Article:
There are a lot of perks to my job—front row seats at some of the world’s top equestrian competitions, getting to know the best and brightest in the sport, sharing an office with a group of other horse-crazy females—but my recent trip to Iceland for the Icelandic Horse Festival undoubtedly holds the No. 1 spot.
Four other journalists from Germany, Norway, the United Kingdom and Denmark were also part of the trip. Combined with my hunter/jumper and foxhunting participation, we had active dressage riders, an eventer and a single pony driver. It was an interesting mix of disciplines, and throughout our time together, those differences, as well as our cultures proved enjoyable, informative and thought provoking.
Our first meeting happened at Iceland’s infamous Blue Lagoon. I’ve never visited a geothermal spring before, and the atmosphere was utterly surreal. It was also an interesting meet-and-greet technique: meeting your professional colleagues in a bathing suit!
The obvious reason for the trip was to promote the Icelandic Horse, about which—before this trip, I knew hardly anything. But what fantastic (and adorable) little horses I found them to be! The morning following our hot springs visit, my fellow journalists and I were lucky enough to experience exactly what makes the Icelandic Horse unique—the tölt.
In my first year of riding, I explored a few different disciplines and breeds, as the farm where I took lessons offered hunt seat and saddle seat. There were Thoroughbreds, Arabians, Saddlebreds, Rocky Mountain Horses and a general mix. That said, when my horse starting tölting, I found it very similar to the gait that we call a rack. Very smooth, easy to sit to, comfortable.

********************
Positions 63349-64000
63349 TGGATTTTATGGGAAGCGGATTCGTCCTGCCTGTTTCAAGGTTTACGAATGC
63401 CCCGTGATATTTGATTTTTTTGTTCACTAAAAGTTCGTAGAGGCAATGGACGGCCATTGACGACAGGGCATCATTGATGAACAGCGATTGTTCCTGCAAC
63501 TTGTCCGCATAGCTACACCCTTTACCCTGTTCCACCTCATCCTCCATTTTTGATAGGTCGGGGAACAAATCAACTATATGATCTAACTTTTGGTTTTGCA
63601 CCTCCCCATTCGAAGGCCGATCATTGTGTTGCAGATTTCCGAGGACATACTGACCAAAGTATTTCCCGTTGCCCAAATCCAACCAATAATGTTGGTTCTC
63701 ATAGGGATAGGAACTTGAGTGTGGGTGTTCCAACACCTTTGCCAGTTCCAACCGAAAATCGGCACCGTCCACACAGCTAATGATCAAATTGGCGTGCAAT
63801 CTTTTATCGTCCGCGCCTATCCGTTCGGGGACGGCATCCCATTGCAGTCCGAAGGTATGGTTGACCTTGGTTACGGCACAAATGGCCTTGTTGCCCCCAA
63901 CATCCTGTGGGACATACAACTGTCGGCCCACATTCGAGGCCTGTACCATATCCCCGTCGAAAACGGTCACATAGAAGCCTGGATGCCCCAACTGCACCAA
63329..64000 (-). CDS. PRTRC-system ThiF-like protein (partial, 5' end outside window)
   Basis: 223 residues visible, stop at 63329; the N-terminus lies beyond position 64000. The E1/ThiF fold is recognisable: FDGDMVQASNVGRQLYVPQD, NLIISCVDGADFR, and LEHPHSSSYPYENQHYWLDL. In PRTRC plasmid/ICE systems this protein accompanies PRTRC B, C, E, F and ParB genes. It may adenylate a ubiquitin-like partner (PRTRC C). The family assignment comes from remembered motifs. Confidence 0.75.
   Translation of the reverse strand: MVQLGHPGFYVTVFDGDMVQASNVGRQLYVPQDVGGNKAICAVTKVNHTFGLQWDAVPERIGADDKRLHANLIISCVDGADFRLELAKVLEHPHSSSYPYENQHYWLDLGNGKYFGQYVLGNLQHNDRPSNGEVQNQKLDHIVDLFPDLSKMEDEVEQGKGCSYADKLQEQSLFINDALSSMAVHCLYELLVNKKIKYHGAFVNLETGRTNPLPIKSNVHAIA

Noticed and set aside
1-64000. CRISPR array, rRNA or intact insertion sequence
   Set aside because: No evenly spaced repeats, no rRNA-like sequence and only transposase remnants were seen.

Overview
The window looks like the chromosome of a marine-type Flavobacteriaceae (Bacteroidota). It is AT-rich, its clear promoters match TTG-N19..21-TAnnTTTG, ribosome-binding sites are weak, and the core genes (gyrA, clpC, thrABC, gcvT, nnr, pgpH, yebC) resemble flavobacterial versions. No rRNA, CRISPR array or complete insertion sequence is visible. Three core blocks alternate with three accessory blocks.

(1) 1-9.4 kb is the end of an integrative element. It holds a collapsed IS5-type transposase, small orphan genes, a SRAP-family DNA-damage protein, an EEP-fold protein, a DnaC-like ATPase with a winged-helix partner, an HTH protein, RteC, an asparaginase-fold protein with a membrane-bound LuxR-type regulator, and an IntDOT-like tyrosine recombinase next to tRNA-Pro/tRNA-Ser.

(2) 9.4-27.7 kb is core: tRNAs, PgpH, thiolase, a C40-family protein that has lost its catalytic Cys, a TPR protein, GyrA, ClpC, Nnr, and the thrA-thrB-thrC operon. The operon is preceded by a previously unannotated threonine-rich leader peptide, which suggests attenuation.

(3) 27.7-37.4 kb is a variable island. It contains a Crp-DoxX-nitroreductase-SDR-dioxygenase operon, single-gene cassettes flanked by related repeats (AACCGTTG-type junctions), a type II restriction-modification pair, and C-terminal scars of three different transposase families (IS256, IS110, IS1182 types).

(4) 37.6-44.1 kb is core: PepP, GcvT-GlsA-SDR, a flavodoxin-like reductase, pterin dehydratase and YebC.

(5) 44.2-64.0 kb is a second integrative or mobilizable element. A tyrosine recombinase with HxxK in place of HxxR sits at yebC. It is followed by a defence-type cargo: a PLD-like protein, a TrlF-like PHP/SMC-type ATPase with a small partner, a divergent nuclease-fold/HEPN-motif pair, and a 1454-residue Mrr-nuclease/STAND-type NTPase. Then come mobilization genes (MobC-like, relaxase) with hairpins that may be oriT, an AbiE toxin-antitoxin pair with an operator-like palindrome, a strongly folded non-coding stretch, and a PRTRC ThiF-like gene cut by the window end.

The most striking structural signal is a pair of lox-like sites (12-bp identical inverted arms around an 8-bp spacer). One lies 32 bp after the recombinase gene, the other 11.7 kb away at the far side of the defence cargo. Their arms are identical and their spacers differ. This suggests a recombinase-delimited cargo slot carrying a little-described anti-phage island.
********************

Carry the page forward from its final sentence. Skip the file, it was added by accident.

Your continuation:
The other journalists, however, had never experienced such a thing and were amazed. Soraya, from the British publication Horse & Rider, didn’t wipe the goofy grin off her face during the entire hour we were out in the Icelandic countryside.
We learned that the measure of a great tölt (or rider) is that you can carry a glass of beer and tölt away without losing any beer. Naturally, I wanted to try it and challenged my colleagues to a tölt-off, with water instead of beer. None of us of won.
Our guide Sóla drove us around southern Iceland and through the Golden Circle—which includes some of Iceland’s most popular attractions—Thingvellir, the site of the world’s oldest national parliament and the North Atlantic Rift; Gullfoss, a huge waterfall; and the Geysir area, complete with a large geyser called Strokkur.
A photographer herself, Sóla amiably met all of our needs (lots and lots of shots of horses), and eventually we didn’t even have to ask her to pull over on the side of the road when we saw a group of horses. She’d choose places herself where the lighting and backdrop were ideal.
Once, she saw a rider and horse tölting on one of the many kilometers of paths offered in the country, and she skidded our mini tour bus to a tire burning halt so we could jump out for an action shot.
Horses Bring Us Together
Meals proved to be my favorite memories of the trip (and no, not only because I like to eat) because of the conversations we had. I learned so much in those talks—how our countries’ viewpoints differed on issues—and not just on equine topics. In the course of less than 10 meals (and bus trips), I discovered that each of these women’s magazines put a lot of emphasis on horse behavior. The Chronicle differed from these publications in that we are weekly and mostly cover horse sports with added content.